I understand that there is actually some relief within the civil service at this announcement, primarily because the Independent Safeguarding Authority (ISA) was not going to be ready for its July start date. This news will mean no need for embarrassing admissions about yet another bureaucratic failure.

But there’s still some way to go before proper celebration. We don’t yet know the full extent of the “Great Repeal Bill” promised by Clegg and Cameron. The ISA and its associated legislation would have to be included in such a repeal bill if it were to be shelved altogether. Indeed, as I pointed out in one of the posts linked to earlier, there was no need for the ISA in the first place, given the fact that the CRB could easily have done the job.

All it takes is a little imaginative thinking in government. I dearly hope this review gives them enough time to think properly about what is actually needed for the safety of children and vulnerable adults. What risks are we prepared to accept in society?

Sadly, yes, anyone with close, and frequently isolated, contact with children must be checked out. This does include the voluntary sector too. But how much further beyond that do we need to go? Do we really need, as I have seen in job adverts, chefs working for a major English professional football club being CRB checked because they might also be cooking food for the youth teams?

The coalition keeps moving in the right direction with this kind of stuff, and so it fills me with some confidence that we may finally be seeing the limits of state intrusion.

The scores on the doors: ContactPoint child database: to be scrapped. Identity cards, and the national identity database, to be scrapped. ISA bureaucratic, intrusive nightmare: on the abyss. Great Repeal Bill? Jury’s still out on that one…

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In Defence Of The Public Sector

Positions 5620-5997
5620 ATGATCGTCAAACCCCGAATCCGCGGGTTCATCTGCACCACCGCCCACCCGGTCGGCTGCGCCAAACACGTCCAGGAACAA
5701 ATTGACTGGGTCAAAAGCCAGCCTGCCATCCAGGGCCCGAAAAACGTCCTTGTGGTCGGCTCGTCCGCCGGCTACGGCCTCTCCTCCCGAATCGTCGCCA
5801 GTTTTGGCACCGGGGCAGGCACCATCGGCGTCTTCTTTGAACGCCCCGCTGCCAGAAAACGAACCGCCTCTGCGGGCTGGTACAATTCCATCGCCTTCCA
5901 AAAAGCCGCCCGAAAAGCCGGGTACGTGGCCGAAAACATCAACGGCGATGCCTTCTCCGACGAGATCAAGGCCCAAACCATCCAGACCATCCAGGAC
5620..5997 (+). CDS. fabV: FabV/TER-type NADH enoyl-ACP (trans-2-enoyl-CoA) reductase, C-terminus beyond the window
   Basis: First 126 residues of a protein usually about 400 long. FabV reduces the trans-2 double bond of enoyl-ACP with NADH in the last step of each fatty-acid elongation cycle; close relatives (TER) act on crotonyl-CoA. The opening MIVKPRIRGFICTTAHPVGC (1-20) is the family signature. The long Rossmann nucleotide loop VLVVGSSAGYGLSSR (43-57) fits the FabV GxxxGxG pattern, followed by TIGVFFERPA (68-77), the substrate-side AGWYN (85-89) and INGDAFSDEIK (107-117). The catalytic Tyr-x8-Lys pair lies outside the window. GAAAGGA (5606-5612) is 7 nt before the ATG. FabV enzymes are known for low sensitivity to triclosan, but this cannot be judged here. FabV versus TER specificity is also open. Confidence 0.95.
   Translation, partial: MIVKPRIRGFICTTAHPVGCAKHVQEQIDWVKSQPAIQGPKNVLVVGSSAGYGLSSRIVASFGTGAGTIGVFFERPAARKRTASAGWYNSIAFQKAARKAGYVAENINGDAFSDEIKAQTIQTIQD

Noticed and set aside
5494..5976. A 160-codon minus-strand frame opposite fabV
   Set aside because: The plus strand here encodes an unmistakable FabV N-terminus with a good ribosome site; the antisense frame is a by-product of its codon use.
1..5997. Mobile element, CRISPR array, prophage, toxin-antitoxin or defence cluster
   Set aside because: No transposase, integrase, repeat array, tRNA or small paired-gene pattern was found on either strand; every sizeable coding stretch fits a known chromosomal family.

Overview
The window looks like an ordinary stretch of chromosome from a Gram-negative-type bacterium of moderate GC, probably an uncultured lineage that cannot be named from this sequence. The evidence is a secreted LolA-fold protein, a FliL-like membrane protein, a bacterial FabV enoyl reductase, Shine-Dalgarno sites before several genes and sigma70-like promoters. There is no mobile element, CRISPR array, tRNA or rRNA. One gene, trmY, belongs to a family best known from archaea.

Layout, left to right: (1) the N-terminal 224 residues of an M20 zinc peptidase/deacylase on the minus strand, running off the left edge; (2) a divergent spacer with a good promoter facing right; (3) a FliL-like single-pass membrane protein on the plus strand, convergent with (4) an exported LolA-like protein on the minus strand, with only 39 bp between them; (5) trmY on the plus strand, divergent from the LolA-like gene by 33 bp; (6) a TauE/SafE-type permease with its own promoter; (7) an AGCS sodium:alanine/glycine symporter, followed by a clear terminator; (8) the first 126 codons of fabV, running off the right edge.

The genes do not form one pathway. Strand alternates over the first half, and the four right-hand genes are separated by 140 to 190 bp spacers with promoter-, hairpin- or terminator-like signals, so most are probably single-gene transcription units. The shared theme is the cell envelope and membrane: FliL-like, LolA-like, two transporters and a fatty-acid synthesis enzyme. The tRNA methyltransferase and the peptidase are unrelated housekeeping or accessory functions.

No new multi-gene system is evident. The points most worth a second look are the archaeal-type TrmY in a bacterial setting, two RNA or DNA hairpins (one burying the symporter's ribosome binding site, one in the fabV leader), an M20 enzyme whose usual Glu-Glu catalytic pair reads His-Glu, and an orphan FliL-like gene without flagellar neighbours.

Posted by The Futility Monster on May 21, 2010 @ 17:19

My favourite picture of all time. OF ALL TIME.

Over the next few years we’re going to hear more about the “unproductive” part of our economy. We will hear endlessly about how it is pain-free to eliminate jobs from the public sector because they’re not “real” jobs anyway. Indeed, a tortured logic might even argue that rather than the government paying someone a certain amount of cash per year as a salary, they could pay them far less in benefits.

It’s not an argument I’ve ever heard, in truth. I thought it up now. In pure cash terms, its logic is probably unbeatable. I should have been an economist.

But the real point of today’s rant is to fight back against this concept that private sector jobs are the only ones that are productive. The private sector raises the taxes that pay for all those public sector fripperies that we spend over £600bn a year on.

The problem with this argument is that it assumes the private sector exists in glorious isolation. Free, untrammelled, providing the state with a glorious worry and risk-free treasure trove of cash to squander on the poor and feckless.

The private sector cannot provide reasonable and affordable healthcare for the masses. America proves that. Without health, there is no economy. If workers die young, or from preventable illnesses, then the private sector has no one to do its dirty work in the first place. Healthcare requires a huge range of healthcare professionals, from the humble social workers providing care in the community, to the consultant cardiologist earning a six figure salary.

The private sector cannot provide a decent basic level of education. Without education in the first place, none of those doctors and nurses will exist. In that sense, education is more important than all of them. That means we need teachers, teaching assistants and other educational welfare providers. That all needs paying for. Those workers don’t just arrive at the doors of private sector firms magically able to read, write and have a multitude of other skills ready to go.